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Groen redesigns Heliplane rotor to tackle noise

The noise generated by rotor-blade tip jets is proving a challenge for the designers of a vertical take-off and landing aircraft intended to fly at twice the speed of conventional helicopters.

As a result, the US Defense Advanced Research Projects Agency has given Groen Brothers Aviation an extra six months to design a new blade tip to reduce noise before deciding whether to proceed into the next phase of the Heliplane programme.

Designed to fly at speeds up to 350kt (640km/h), the Heliplane is a gyrodyne: the rotor is powered for take-off, hover and landing, but autorotates in forward flight. Compressed air from a pair of turbofans is ducted to the blade tips where it is mixed with fuel and burned to drive the rotor. In forward flight the engines provide thrust and lift is offloaded from the rotor to the wing.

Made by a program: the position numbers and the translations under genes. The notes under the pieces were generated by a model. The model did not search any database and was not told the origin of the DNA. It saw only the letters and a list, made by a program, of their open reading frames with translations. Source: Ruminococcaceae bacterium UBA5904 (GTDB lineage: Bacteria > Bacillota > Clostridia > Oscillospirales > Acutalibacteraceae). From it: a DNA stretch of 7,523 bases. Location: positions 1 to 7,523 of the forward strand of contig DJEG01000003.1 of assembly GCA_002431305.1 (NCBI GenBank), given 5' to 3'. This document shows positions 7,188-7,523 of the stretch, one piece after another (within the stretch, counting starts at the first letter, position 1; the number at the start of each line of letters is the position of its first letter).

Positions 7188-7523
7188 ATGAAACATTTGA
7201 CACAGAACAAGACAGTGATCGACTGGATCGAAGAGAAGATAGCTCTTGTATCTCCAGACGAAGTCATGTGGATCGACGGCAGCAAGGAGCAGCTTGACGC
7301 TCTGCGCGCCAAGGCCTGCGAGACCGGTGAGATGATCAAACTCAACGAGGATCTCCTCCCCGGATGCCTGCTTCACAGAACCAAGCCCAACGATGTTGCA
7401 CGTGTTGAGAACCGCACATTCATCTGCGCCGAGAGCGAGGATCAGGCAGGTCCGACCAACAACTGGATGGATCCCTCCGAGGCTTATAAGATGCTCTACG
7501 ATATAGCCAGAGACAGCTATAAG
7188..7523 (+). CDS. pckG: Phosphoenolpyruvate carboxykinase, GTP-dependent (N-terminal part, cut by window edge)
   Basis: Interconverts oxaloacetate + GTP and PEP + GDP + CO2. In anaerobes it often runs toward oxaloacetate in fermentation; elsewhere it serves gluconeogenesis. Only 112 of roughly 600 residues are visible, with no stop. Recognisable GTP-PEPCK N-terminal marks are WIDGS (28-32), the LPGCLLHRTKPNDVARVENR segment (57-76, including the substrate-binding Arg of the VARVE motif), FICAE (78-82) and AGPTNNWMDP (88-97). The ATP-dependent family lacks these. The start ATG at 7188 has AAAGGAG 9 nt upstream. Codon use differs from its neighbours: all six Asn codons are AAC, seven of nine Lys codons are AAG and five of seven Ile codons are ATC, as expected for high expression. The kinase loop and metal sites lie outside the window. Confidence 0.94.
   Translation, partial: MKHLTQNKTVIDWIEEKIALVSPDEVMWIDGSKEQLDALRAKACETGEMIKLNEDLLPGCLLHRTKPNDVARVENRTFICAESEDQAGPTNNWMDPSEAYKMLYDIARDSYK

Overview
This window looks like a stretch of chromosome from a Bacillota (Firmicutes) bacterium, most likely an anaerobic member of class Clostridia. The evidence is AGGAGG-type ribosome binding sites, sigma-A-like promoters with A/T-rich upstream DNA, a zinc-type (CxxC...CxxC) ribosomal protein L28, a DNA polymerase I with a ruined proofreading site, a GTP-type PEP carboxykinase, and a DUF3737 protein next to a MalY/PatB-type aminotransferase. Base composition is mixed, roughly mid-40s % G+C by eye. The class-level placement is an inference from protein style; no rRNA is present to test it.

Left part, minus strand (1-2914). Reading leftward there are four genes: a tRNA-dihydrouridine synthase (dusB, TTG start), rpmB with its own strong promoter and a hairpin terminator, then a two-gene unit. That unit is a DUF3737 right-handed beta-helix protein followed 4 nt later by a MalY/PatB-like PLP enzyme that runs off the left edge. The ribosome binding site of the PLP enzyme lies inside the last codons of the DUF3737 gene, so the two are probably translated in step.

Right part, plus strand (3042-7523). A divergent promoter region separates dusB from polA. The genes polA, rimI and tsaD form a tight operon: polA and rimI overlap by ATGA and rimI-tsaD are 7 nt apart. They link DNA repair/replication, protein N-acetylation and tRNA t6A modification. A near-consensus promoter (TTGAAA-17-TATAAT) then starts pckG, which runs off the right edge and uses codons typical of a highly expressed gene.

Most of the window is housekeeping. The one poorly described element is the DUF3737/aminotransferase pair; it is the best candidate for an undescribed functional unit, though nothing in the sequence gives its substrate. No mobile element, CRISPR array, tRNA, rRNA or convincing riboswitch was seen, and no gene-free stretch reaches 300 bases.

"With the initial design, we probably could meet the 'noise abatement' requirements of a commercial airport because of its flight profile - tip-jet burning turned off shortly after transition from hover to forward flight and a fairly high climb angle," says chief executive David Groen. "However, we did fall short of the programme noise goal."

A decision on proceeding into Phase 2 of the Heliplane programme - windtunnel testing of a full-scale rotor system - was delayed after issues were uncovered during the preliminary design review in September 2007. Instead, DARPA decided to fund an extension to the first phase.

"We have an alternate design that our initial analysis indicates should have a dramatic effect on tip-jet noise. However, completing the preliminary design of the alternative approach will require additional effort, hence the six-month Phase 1B," says Groen. "Our confidence is high that this design will be effective."

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